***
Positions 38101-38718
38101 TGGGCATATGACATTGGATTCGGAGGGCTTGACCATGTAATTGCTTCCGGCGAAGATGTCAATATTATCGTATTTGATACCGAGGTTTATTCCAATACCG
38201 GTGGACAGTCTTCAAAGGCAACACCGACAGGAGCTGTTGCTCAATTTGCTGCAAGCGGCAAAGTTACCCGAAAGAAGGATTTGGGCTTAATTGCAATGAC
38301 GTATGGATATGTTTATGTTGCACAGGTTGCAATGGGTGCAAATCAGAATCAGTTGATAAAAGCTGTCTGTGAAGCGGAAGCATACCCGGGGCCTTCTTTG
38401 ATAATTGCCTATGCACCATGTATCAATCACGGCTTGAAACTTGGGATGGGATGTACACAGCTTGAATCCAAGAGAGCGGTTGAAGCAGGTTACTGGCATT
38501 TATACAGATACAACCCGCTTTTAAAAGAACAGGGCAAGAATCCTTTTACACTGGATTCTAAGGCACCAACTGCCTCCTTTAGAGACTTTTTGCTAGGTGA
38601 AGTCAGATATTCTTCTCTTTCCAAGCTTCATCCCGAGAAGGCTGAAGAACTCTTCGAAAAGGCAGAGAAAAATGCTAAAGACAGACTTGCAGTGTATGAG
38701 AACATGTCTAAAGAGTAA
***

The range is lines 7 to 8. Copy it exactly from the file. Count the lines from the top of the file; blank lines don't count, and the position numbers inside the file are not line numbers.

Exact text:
38601 AGTCAGATATTCTTCTCTTTCCAAGCTTCATCCCGAGAAGGCTGAAGAACTCTTCGAAAAGGCAGAGAAAAATGCTAAAGACAGACTTGCAGTGTATGAG
38701 AACATGTCTAAAGAGTAA